Hey there, you! I recently reached out on Twitter asking for article ideas, because I’m at a bit of a loss for words. Final exams are coming up, so I’m trying to juggle the whole “school” thing with staying on top of the Magic finance market for your benefit. I appreciate all of my readers who sent me great ideas, so I’m going to splurge this week and try on touch on a little bit of everything instead of saving these up for multiple article ideas like a rational human being. If I end up hitting my head against the computer next week on the night of my deadline, I’m sure I can just fart out another piece of god-tier penmanship about how I should be swimming in Mayor of Avabruck right now if I knew anything about this game. Let’s roll.
The Little Boar that Could
So this little piece of ham is something I’ve been wanting to write about for a while, because it’s just so innocuous at first glance. Is it Modern legal? Nope. Legacy playable? Not even close. Commander appeal? Basically none. The trick here is that it’s actually legal in the Magic Online Pauper league, where it’s printed as a common and sees a little bit of play in Green Stompy lists. There was a Reddit thread on the mtgfinance subreddit about a week and a half ago that gave some excellent insight into why a card like this can appear to be at $7, so I’ll just link that here instead of paraphrasing and regurgitating it up here. /u/another-reddit-guy had some excellent insight into a format that none of the rest of us “financiers” really pay any attention to, and its’ absolutely worth keeping your finger on the pulse of the trends in Pauper if you want to make sure that the next Brindle Shoat doesn’t slip through while you pick bulk.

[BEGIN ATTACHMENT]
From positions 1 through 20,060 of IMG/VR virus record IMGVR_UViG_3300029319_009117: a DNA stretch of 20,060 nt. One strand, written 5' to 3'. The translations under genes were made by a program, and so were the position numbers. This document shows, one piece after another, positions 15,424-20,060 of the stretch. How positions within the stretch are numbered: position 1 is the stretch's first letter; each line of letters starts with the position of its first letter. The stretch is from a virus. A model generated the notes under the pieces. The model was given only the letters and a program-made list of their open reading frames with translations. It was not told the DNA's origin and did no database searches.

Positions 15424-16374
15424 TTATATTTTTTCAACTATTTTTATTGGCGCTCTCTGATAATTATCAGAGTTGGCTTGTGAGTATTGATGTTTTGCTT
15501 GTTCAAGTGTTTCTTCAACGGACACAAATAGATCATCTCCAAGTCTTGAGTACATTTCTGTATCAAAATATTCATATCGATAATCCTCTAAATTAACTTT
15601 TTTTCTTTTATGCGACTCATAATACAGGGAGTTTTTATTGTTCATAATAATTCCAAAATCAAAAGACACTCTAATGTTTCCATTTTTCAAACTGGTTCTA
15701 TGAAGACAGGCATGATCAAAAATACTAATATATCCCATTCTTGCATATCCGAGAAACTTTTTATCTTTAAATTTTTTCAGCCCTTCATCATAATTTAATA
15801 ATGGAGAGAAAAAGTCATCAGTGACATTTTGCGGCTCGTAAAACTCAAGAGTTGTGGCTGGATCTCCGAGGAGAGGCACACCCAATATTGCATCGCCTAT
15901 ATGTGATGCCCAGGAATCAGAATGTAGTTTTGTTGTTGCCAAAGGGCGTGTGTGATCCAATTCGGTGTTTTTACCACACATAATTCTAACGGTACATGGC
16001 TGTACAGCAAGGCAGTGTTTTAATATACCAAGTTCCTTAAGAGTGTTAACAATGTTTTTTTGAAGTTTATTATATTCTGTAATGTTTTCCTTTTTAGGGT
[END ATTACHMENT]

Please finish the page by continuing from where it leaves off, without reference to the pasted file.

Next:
However, a slight bump in pauper popularity obviously isn’t enough to cause this kind of increase in price. Supply is absolutely a factor, and we can talk quickly about just how low that number is for Planechase. You know that stupid joke I always repeat when mentioning the scarcity of a card? I say that there were basically six packs of Coldsnap or whatever opened, so the supply is extremely low and easy to dry up if even a small spark of demand appears for the card. That holds especially true for all of the cards from Planechase and Planechase 2012, where even the uncommons can be treated as super mythics considering how low the print run was.
Even Amazon has no idea what that card is. That’s not to say Amazon is the hotbed where all the Pauper aficionados buy their “battle boxes” (a new term I learned recently), but you know that supply is a barren desert when there’s a combined total of less than a dozen copies on eBay, SCG, TCGplayer, Coolstuff, Amazon, Cardshark, and Channelfireball combined. Normally I just say “Oh, wait until people start pulling these from their bulk and listing them online, the price will settle at a degree between the pre-spike price and the post-spike price.” This time, I’m not sure there are enough of these in bulk to satisfy that growing Pauper demand. If you’re in the market for these to build your battle box, I’d still avoid paying anything over $4 though.